PayPal finally allows cryptocurrency holders to transfer their digital assets from its platform to other wallets and exchanges. This feature has been requested frequently since the fintech giant’s crypto buy, sell, and hold service launched in October 2020.
Other prominent fintech players entering crypto are following the trend away from regimented custodial platforms and toward more open systems, such as the popular trading app Robinhood, which is rolling out a new crypto wallet focused on decentralized finance (DeFi) and non-fungible tokens.
Back in 2021, at CoinDesk’s virtual Consensus event, PayPal’s senior vice president of blockchain, crypto, and digital currencies, Jose Fernandez da Ponte, stated that plans to allow users to move their coins to third-party wallets were in the works.
“We are responding to user demand. That is one aspect,” da Ponte said in an interview this week.
“We’ve also been clear from the start that we’re in this because we’re a payments and commerce company, and we believe that our role in the ecosystem is to increase access.”
According to a blog post, the ability to move bitcoin (BTC), ether (ETH), bitcoin cash (BCH), and litecoin (LTC) from PayPal’s crypto platform to external wallets is available to select US users (not in Hawaii) starting Tuesday. It will be available to all eligible US customers in the coming weeks.
When PayPal first announced its move into digital assets, it appeared to spark a bull run in the cryptocurrency markets. But, according to Walter Hessert, head of the strategy at Paxos, a PayPal infrastructure provider, by allowing its customers to send and receive cryptocurrency, PayPal has become the world’s largest blockchain-enabled consumer digital wallet.
He called the platform “a monumental step in the mainstream adoption of digital assets and Web3” in a statement.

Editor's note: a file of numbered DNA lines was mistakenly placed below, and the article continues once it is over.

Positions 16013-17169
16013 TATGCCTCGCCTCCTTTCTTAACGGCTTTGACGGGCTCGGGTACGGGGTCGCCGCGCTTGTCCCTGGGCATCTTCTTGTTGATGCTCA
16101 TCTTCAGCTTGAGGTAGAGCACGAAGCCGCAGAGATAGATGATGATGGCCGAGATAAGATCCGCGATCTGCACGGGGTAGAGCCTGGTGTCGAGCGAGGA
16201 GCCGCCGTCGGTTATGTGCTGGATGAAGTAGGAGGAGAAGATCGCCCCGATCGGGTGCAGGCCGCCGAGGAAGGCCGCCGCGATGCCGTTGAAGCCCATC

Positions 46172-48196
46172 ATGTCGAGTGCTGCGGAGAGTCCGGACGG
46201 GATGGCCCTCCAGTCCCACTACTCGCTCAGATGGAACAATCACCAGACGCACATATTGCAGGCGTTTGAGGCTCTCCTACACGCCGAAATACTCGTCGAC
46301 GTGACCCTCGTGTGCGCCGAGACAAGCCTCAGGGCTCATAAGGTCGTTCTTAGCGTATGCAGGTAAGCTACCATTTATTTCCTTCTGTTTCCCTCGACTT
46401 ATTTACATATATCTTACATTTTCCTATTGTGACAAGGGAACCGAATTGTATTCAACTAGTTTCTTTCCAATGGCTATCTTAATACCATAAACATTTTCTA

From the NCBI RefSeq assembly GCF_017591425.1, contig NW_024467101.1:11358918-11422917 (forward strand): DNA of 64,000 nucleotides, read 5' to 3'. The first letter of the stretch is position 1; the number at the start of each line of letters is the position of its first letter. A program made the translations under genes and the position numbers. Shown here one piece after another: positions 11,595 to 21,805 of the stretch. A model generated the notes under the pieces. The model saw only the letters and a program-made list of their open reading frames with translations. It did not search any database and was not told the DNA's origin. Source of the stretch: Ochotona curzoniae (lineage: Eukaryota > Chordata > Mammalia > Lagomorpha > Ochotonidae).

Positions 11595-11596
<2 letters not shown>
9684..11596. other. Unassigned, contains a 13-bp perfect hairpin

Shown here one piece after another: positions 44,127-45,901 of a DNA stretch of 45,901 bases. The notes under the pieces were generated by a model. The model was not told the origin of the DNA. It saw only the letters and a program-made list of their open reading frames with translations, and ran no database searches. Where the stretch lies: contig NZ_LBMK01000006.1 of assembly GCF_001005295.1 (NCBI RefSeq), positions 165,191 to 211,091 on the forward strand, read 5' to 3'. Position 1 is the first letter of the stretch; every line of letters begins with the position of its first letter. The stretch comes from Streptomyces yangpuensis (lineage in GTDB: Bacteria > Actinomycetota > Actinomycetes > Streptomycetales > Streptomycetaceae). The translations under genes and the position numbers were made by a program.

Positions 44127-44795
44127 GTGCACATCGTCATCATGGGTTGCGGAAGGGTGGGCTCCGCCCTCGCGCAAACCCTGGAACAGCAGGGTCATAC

PayPal opens the way for users to acquire crypto
When asked about predictions for increased platform use in light of the new transfer functionality, da Ponte said, “the early signs in demand are auspicious.”
“I’m not sure if it’ll be about the absolute number of users or more about people moving through the adoption cycle,” he said, adding, “We have a ton of people now who have adopted the basic product, and as they grow, they want to do more things.” So it’s less about bringing in sophisticated users from outside and more about continuing the learning curve for our existing users.”
Despite an ostensibly conservative approach to cryptocurrency, there’s a lot more behind the scenes at PayPal, which acquired tech-heavy crypto custody firm Curv in March of last year and was revealed earlier this year to be looking into a US dollar-backed “PayPal Coin.”
“We want people who acquire digital currencies on our platform to be able to use them to do something, whether that’s buying NFTs or interacting with games or other things, and stablecoins are a component of that and important for the commerce and payments aspect to growing,” da Ponte explained.